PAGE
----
‘My journalism seems to be the reason for these travel restrictions’: journalist Aakash Hassan on being barred from flying to Sri Lanka

Aakash Hassan is an independent journalist from Kashmir who was stopped from travelling abroad on July 26. | Photo: Aakash Hassan Facebook

Independent journalist Aakash Hassan from Kashmir writes for The Guardian and has covered human rights and politics from the region for reputed media outlets like Al-Jazeera, The Intercept, and South China Morning Post among others. 

Arjumand Shaheen | TwoCircles.net 

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SRINAGAR (JAMMU AND KASHMIR) — On July 26, Aakash Hassan, an independent journalist from Kashmir, was stopped by immigration authorities at New Delhi international airport from boarding a flight to Colombo, Sri Lanka. Hassan, who contributes to the British publication The Guardian, was going to Colombo for a reporting assignment. 

Hassan shared photos of his tickets and passport on his Twitter handle stamped with “Cancelled without prejudice”. Hassan is the second Kashmiri journalist stopped from travelling outside the country in the last month. On July 02, Pulitzer Prize-winning photojournalist, Sanna Irshad Matto, was barred from travelling to France at the same airport. Both journalists said they were stopped without being provided with any reasons. 

Hassan shared his experience with TwoCircles.net. Below are the edited excerpts: 

Tell us briefly what happened on the day you were stopped from boarding a flight to Sri Lanka. Did you expect this?
When I checked in and arrived at the immigration counter, the officials stopped me. After checking my passport, they did not proceed further. Taking my passport and boarding pass, they took me to the immigration office where I asked to sit in a room. I inquired what was the matter, but got no answer. After making me sit for hours, two officials came and started questioning me about my background, my work, where I was heading, and the purpose of my visit.

When the airline staff came in to check for me, the officials asked the airline staff to offload my luggage from the aircraft. It was then that I figured that I will be stopped from flying. After almost four hours, my passport was returned and officials said that they cannot allow me to travel.

As earlier in July, photo-journalist Sanna was stopped earlier from travelling abroad, I was apprehensive that I may be stopped too, which eventually came true.

Why do you think the authorities barred you from travelling? How do you see these travel restrictions?
The authorities did not give me any reason officially. However, the officials had told the airline staff that there is a lookout circular issued against me and that’s why I have been barred from flying.

I report facts on the ground and share them on social media. My journalism seems to be the reason for these restrictions. I see it as an attempt to stifle the freedom of journalists, especially those who report facts on the ground.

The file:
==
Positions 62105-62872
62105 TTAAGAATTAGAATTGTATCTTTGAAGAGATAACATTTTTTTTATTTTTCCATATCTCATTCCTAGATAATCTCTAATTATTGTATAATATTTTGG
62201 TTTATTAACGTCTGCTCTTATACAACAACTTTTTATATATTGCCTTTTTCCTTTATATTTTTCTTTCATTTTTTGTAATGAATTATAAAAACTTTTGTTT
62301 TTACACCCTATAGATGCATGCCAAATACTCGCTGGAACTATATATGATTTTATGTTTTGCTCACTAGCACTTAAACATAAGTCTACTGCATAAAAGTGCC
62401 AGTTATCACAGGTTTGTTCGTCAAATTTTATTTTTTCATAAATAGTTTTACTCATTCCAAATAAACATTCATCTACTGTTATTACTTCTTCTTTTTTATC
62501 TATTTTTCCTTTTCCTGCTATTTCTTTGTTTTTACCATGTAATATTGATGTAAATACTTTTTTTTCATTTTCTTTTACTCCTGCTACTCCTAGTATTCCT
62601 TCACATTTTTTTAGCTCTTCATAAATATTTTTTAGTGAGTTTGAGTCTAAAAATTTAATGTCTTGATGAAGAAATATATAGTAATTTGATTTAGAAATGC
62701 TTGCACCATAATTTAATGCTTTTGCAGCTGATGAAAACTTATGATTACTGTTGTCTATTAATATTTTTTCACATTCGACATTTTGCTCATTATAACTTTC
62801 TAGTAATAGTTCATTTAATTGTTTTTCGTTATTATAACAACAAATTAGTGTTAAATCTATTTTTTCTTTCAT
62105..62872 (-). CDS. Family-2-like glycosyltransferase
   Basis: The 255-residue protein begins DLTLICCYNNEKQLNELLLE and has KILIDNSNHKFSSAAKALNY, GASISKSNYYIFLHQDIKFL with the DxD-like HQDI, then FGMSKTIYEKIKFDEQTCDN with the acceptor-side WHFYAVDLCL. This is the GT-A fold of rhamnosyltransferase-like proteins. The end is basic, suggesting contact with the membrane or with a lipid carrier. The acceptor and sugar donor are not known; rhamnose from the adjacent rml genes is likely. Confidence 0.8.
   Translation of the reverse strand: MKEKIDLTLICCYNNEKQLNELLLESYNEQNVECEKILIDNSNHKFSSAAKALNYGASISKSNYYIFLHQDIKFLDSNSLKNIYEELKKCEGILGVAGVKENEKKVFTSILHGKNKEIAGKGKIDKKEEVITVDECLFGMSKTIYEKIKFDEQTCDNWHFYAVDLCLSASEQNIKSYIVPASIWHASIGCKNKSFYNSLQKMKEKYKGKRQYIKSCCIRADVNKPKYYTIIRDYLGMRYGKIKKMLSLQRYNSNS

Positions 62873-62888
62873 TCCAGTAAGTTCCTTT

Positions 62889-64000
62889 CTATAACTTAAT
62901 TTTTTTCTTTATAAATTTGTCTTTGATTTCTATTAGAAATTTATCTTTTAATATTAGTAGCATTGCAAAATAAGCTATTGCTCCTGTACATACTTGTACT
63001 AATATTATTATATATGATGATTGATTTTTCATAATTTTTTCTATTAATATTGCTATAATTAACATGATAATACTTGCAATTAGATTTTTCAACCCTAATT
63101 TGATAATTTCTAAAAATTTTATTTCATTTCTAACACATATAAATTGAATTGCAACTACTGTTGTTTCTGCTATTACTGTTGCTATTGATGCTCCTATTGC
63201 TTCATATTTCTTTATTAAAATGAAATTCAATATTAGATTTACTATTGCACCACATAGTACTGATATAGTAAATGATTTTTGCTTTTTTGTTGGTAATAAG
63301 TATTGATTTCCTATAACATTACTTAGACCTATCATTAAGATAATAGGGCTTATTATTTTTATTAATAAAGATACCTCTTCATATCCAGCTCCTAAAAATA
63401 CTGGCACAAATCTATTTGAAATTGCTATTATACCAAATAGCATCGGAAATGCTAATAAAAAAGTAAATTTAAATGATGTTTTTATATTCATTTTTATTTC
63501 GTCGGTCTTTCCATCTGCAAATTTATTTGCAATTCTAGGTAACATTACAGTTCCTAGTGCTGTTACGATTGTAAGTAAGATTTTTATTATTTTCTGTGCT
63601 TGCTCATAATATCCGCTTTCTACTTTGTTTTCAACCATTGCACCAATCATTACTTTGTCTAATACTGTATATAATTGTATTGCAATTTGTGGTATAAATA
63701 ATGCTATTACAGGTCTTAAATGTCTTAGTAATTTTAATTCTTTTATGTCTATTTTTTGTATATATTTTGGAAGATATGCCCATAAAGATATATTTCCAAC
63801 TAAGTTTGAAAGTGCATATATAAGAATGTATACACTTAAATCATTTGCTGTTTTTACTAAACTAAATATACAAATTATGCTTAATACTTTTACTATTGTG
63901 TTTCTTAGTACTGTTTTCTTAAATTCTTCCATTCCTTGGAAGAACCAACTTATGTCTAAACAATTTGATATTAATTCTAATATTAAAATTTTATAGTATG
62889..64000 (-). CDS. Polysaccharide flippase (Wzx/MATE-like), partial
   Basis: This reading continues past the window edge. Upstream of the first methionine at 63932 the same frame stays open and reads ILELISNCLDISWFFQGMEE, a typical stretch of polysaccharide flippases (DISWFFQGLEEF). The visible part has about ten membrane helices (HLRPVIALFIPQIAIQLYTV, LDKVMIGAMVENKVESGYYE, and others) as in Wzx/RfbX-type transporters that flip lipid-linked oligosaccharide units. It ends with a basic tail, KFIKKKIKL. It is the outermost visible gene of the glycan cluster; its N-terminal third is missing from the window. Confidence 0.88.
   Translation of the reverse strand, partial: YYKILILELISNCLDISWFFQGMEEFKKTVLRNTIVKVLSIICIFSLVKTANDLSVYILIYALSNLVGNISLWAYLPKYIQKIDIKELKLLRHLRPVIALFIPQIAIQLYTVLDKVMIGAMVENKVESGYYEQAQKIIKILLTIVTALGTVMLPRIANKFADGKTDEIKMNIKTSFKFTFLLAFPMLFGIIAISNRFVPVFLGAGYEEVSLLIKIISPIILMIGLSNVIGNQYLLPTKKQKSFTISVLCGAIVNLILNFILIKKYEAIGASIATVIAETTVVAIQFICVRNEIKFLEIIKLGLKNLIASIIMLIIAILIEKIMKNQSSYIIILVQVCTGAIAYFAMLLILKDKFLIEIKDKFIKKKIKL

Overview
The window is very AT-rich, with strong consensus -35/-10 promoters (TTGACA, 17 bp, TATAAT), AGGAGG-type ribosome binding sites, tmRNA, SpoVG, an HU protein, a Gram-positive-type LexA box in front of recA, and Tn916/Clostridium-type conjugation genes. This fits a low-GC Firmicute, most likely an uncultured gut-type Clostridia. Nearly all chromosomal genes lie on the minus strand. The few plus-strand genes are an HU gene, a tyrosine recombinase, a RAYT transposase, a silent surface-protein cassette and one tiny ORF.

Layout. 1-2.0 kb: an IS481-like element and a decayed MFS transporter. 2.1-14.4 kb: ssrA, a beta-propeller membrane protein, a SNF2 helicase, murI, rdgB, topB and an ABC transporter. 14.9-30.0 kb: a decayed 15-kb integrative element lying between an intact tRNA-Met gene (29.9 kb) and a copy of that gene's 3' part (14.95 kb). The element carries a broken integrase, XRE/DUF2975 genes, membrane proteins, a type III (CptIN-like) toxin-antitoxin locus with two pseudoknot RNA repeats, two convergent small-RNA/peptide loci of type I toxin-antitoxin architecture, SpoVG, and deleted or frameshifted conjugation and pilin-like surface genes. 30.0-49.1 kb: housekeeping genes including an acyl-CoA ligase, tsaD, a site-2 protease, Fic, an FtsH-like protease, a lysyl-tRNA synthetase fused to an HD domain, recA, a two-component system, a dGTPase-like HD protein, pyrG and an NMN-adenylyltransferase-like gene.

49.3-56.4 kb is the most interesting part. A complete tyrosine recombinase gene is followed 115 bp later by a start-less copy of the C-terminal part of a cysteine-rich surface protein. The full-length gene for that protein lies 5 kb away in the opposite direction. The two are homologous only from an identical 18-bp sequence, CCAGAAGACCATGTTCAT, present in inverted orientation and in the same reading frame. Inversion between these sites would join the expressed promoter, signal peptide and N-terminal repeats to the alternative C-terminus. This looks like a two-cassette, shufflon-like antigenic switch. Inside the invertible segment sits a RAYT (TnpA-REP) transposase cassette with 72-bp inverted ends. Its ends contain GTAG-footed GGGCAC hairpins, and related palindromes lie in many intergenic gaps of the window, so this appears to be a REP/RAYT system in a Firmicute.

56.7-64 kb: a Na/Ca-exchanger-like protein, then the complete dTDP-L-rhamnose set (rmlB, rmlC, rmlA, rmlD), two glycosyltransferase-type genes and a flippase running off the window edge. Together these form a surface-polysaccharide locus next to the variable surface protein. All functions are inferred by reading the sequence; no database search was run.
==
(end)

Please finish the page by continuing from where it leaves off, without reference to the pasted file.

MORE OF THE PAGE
Since you are the second journalist to be barred from travelling in the same month, do you think there is a pattern?
Yes, it is not a coincidence at all. Before me, a Pulitzer Prize-winning photojournalist was barred from travelling without being given any reason. There has to be a pattern which is quite evident.

How do you think these travel restrictions impact other journalists in Kashmir?
When authorities harass or intimidate a journalist, it does not involve him/her only. It is also about sending a message to the whole journalist community. 

When any journalist is harassed or when I was stopped from travelling, it affects my colleagues (working in Kashmir.) Many journalists I am in touch with are concerned about themselves after seeing what happened to me. Some of them are even thinking about whether to continue working as a journalist or not. All this has ultimately led to journalists switching fields, self-censorship or leaving Kashmir and working in other places.

Do you think Kashmiri journalists, especially freelancers who face challenges on the ground or from the authorities, receive the required support from their organisations and journalist bodies?
Organisational support is lacking for those journalists who face persecution in any form. In case of an emergency, a freelancer has to fend for themselves. Some organisations are not fair to freelance journalists. These are pressing issues, not only facing Kashmiri journalists but generally in the media industry. 

I believe freelancers should be treated in a much better way, as they are a critical part of journalism right now in the world.  

My story of being barred from travelling to Sri Lanka did get some coverage in the mainstream media, however, in Kashmir, most of the leading media outlets didn’t report on it. There has been condemnation from some media watchdogs who regularly issue such condemnations and statements but mainstream journalists have not spoken. 

Barring Kashmiri journalists from going out is a new low for press freedom. Our job, career and livelihood are at risk. I was going to Sri Lanka to do my job, but by stopping me, the authorities not only barred me from rendering my journalistic duties, but they also deprived me of my livelihood.

Arjumand Shaheen is an independent journalist based in Srinagar, Kashmir. She covers human rights, gender, health and culture. She tweets at @UroojAndrabi